Charity Commission
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New data suggests nearly half of charities experience issues when banking

Latest survey from the Charity Commission reveals widespread scale and impact of ongoing banking issues facing the sector.

Yesterday (Thursday 7th March 2024), the Charity Commission shared early findings from its annual sector survey, revealing that 42% of trustees surveyed said their charity experienced poor service from their banks in the last 12 months.

6% of respondents confirmed that they had experienced account freezes or being blocked out over the past year and 7% of respondents reported that their bank had lost their records.

Other findings from the survey include:

  • 32% of respondents faced issues when trying to update their charity’s contact details or signatories
  • 18% had difficulty trying to open a new bank account
  • 15% found it challenging to comply with identity requirements set by their bank
  • 14% found it difficult to understand what their bank requires of them

These figures include charities experiencing more than one issue.

This comes as the Charity Commission renews its calls for urgent action to be taken by the UK banking sector to improve the service it offers to charities.

The regulator says inadequate banking services result in three key concerns:

  • Risks to the provision of charitable services, resulting from charities being unable to meet financial obligations, such as paying staff
  • Unsafe banking and financial practices, for example the use of trustees’ personal bank accounts to meet financial obligations, a direct contravention of the Commission’s guidance
  • Longer-term impact on morale of volunteer trustees – anecdotal evidence demonstrates some trustees have resigned over frustrations around disruptive banking services.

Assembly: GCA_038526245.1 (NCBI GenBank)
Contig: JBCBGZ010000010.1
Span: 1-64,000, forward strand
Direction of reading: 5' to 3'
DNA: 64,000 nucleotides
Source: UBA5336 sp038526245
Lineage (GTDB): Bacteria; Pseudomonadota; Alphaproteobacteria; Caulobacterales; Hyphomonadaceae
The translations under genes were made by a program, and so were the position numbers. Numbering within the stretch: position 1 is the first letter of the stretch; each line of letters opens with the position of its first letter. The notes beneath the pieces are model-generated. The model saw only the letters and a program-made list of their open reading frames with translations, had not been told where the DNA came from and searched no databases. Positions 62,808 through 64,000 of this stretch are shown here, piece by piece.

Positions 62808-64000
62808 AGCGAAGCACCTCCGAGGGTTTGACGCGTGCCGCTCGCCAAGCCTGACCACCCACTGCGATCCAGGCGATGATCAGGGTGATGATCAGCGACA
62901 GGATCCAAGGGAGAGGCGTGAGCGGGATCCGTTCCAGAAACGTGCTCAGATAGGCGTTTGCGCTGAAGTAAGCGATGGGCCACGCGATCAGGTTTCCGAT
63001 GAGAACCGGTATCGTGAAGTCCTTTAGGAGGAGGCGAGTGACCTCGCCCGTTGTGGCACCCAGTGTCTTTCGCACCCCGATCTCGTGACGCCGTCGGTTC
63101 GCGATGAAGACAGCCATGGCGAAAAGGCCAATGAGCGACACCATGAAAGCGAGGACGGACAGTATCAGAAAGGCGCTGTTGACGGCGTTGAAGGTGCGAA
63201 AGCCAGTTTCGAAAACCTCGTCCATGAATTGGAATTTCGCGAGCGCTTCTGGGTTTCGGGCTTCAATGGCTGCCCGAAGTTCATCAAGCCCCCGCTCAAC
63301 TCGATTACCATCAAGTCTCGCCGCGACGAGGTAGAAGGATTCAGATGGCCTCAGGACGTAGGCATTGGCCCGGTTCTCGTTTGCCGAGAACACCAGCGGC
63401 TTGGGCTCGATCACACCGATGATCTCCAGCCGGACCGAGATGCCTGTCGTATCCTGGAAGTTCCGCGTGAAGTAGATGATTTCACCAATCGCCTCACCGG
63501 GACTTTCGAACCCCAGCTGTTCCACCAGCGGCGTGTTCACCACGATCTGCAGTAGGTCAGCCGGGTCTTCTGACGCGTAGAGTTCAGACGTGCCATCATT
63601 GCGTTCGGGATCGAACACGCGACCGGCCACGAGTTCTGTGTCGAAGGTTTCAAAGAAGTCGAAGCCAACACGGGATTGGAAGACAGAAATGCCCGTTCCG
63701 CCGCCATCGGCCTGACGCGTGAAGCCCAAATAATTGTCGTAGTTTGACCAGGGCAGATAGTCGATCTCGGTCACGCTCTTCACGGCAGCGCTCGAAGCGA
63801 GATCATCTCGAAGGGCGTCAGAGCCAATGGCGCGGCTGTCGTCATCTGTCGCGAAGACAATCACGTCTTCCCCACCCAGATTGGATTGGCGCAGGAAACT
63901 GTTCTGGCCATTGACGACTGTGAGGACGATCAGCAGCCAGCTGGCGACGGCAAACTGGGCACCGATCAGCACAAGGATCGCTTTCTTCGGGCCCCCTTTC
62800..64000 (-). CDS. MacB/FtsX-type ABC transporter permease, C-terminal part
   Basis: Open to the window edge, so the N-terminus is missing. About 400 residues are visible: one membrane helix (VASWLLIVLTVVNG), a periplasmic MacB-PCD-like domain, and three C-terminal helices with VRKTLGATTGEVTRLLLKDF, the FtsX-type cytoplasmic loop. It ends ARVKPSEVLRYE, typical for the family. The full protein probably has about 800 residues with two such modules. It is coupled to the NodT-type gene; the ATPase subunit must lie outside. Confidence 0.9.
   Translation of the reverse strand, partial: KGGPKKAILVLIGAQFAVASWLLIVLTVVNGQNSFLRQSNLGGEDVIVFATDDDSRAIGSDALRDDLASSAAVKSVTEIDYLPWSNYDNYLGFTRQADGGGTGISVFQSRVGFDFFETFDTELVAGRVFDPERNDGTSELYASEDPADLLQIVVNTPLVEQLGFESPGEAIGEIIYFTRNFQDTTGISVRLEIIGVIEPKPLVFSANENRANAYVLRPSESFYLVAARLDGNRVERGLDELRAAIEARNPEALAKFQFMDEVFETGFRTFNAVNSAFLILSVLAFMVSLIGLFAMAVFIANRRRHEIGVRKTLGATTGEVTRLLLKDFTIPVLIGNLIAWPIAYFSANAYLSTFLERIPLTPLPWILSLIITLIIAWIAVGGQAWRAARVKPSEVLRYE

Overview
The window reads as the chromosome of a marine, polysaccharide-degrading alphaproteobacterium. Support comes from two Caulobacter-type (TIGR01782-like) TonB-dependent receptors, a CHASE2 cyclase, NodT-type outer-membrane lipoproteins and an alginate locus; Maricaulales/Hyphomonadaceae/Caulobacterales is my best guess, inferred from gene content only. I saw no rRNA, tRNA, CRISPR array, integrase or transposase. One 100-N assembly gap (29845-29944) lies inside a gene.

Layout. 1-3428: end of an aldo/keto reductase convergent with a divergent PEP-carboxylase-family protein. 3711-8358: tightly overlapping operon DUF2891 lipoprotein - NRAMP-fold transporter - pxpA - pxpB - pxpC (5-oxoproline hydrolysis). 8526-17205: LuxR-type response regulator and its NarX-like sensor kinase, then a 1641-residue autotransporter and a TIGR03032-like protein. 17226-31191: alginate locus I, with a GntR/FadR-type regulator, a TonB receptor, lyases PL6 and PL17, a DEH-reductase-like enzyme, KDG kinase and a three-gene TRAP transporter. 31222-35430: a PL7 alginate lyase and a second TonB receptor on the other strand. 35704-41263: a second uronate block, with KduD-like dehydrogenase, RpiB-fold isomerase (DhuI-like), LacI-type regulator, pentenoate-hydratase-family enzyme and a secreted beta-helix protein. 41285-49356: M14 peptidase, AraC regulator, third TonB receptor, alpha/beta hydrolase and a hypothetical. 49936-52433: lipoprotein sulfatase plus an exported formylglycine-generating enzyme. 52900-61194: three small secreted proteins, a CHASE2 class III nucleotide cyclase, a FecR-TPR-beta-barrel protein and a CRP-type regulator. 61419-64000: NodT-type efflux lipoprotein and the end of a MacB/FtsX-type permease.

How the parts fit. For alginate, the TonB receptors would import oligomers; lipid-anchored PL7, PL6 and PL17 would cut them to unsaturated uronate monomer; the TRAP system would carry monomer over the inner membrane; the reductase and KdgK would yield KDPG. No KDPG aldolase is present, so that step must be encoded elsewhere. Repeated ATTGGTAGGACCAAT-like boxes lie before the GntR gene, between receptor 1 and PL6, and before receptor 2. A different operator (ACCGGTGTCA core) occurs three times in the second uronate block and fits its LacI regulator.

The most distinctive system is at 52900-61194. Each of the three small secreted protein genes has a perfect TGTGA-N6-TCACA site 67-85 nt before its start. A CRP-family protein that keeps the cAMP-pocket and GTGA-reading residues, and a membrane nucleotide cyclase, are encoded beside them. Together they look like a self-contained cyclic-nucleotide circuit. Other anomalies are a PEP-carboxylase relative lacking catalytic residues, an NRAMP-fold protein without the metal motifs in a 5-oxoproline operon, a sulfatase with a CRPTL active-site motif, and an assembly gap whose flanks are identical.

Helen Stephenson, Chief Executive of the Charity Commission said:

I’m shocked, but not surprised by these new figures, which offer undeniable evidence of the extent and impact of the appalling service charities receive from some banks.

It is simply not good enough that volunteer trustees, who are giving of their free time to serve society, are faced with such unnecessary challenges in managing their charities’ money.

We have worked behind the scenes with banks to improve the service they provide to charities. So far, I have been disappointed with their response. I hope this new research sends a message to the CEOs of high street banks that change is needed now.

In November 2023, the Charity Commission, alongside sister regulators in Northern Ireland and Scotland, issued an open letter to all UK high street banks, highlighting the “substandard” service charities receive. The letter warned how “inadequate banking provision drives charities to rely on unsafe practices” and set out key improvements the regulators want to see. This includes, making processes simpler and improving staff training on how charities operate.

The latest data released by the regulator are early extracts of the survey’s findings. It will be published in full later in the spring.

Notes to editor:

  • The Charity Commission is the independent, non-ministerial government department that registers and regulates charities in England and Wales. Its purpose is to ensure charity can thrive and inspire trust so that people can improve lives and strengthen society.
  • The survey was based on a sample of charity trustees from the Charity Commission’s online Register of Charities. It was commissioned by the regulator and carried out by research partner BMG. A total of 2,541 responses were received via an online survey between 2nd and 12th February 2024
  • Examples of impacts on charities:
    • a charity experienced major disruption when their bank froze their account with little notice after asking for scanned identification from more than 60 trustees, many of whom were elderly with no access to internet banking.
    • a charity’s account was frozen after a bed bound trustee with cancer was unable to sign a document, despite having the signatures of dozens of other trustees
    • a charity’s bank account was closed suddenly, while its CEO was overseas delivering aid. This held up a major grant which will enable the charity to expand its work supporting women’s mental health in a deprived community.
  • Specific case studies are available upon request.
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